The Railyard at Leadville Phase One is a step closer to gaining approval from the city.
City Council met on June 4 to review the Railyard’s variance requests, as well as the development’s preliminary and final plat. The group discussed a variety of details regarding the proposed development, all of which had already been reviewed by the Leadville Planning Commission, for over five hours.
“It’s great to have the support and knowledge backing up these decisions,” council member Kevin Linebarger said of LPC’s work. “We appreciate you.”
If permitted, the development’s 15.8-acre first phase will include 69 residential lots, as well as eight commercial lots. Council approved the Railyard’s sketch plan in December 2017 and a minor plat for the property in October 2018.
“Right now, I can tell you there are more requests than there are available spaces,” Leadville Lake County Economic Development Corporation Executive Director Mike Bordogna said of the need for commercial real estate in Leadville.
According to John Lichtenegger, the Railyard’s developer, major hotel and hardware store chains are looking into commercial spaces at the Railyard.
Most of the Railyard’s variance requests were to waive certain Leadville Municipal Code design standards concerning traffic and street layout. Curve types, street grades, centerline radii measurements, signage and alley speed limits were all discussed.
Some traffic variances are set to be approved by resolution as first proposed by the developer. Other drafted resolutions include conditions such as the addition of stop signs, concrete crosspans and turnaround areas.
City Council also plans to conditionally approve two of the Railyard’s variance requests related to drainage.
The developer is proposing building two above-ground detention ponds for stormwater runoff throughout the duration of infrastructure construction, followed by an underground water retention system that would be installed at a later phase.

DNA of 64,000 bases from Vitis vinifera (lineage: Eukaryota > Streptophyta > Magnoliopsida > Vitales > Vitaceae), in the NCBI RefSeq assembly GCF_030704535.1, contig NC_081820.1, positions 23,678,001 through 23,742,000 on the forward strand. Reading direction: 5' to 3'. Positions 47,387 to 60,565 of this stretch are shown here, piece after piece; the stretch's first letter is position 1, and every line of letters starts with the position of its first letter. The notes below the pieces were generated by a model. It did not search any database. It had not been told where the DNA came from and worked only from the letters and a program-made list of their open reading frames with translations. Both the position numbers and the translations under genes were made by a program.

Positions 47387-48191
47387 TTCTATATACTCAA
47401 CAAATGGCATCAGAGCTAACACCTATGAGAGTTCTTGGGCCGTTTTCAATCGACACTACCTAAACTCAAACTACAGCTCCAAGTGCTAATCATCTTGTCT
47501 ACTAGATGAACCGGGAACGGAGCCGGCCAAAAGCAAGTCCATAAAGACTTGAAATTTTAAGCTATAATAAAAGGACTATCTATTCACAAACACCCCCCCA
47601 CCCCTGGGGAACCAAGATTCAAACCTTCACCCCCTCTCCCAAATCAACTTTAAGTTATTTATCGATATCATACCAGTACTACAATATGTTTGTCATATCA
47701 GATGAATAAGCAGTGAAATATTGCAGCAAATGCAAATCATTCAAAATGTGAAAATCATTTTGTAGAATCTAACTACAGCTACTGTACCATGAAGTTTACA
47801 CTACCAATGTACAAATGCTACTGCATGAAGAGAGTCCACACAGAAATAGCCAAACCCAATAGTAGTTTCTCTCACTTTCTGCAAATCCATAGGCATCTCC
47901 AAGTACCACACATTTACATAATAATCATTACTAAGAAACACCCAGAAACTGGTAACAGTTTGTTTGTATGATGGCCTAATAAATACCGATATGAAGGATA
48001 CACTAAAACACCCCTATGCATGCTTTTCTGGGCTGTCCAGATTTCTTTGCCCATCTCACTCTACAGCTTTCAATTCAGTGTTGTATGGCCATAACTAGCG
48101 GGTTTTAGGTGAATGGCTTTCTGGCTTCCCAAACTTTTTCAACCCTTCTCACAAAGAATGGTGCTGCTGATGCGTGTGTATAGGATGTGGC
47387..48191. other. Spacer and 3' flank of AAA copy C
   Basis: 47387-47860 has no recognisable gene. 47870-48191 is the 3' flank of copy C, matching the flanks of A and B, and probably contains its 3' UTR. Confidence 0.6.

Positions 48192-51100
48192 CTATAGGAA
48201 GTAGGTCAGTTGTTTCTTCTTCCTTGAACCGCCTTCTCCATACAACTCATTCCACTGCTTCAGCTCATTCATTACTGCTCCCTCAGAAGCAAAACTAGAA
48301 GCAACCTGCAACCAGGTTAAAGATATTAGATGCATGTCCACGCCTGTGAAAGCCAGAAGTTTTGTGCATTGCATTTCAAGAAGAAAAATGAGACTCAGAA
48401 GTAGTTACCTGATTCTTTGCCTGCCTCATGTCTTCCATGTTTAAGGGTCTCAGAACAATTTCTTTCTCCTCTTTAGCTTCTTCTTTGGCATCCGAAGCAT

Conditions include construction of emergency spillways for the ponds, a concrete micropool as part of the outlet structure for pond one and a concrete forebay at the storm sewer pipe outfall for pond two. If the underground water retention system is not built, the developer is required to update pond one five years after the Railyard’s recordation to meet current urban storm drainage criteria. The same requirement goes for pond two but ten years after the Railyard’s recordation.
A variety of conditions are also attached to the drafted resolution for approval of the Railyard’s phase one preliminary and final plat.
For example, the developer is required to revise the final plat to show an eight-foot sidewalk along the western property boundary adjacent to U.S. 24. A note explaining that all nonresidential uses are subject to site plan review and city approval before issuance of building permits is also mandated.
To date, Lichtenegger has spent over $7,000,000 on residential infrastructure work for phase one and over $1,700,000 on consultants for engineering, planning and legal services.
In February, the Colorado Department of Public Health and Environment approved Lichtenegger’s no action petition, formally declaring the Railyard’s soil remediation project a success. No further action is necessary, CDPHE said, to assure that the property is safe for human and environmental health.
“We are all interested in keeping Leadville profitable for everybody,” Bill Simmons, a contractor for the Railyard, said of the project. According to Simmons, eight of his current employees are local.
“John has been especially accommodating to his neighbors,” Leadville, Colorado & Southern Railroad owner Ken Olsen added. “The railroad has some good neighbors and some bad neighbors and John is a good one.”
City Council will review the Railyard’s subdivision improvement agreement on June 18 at 5 p.m. Council plans to adopt the variance and plat resolutions shortly thereafter.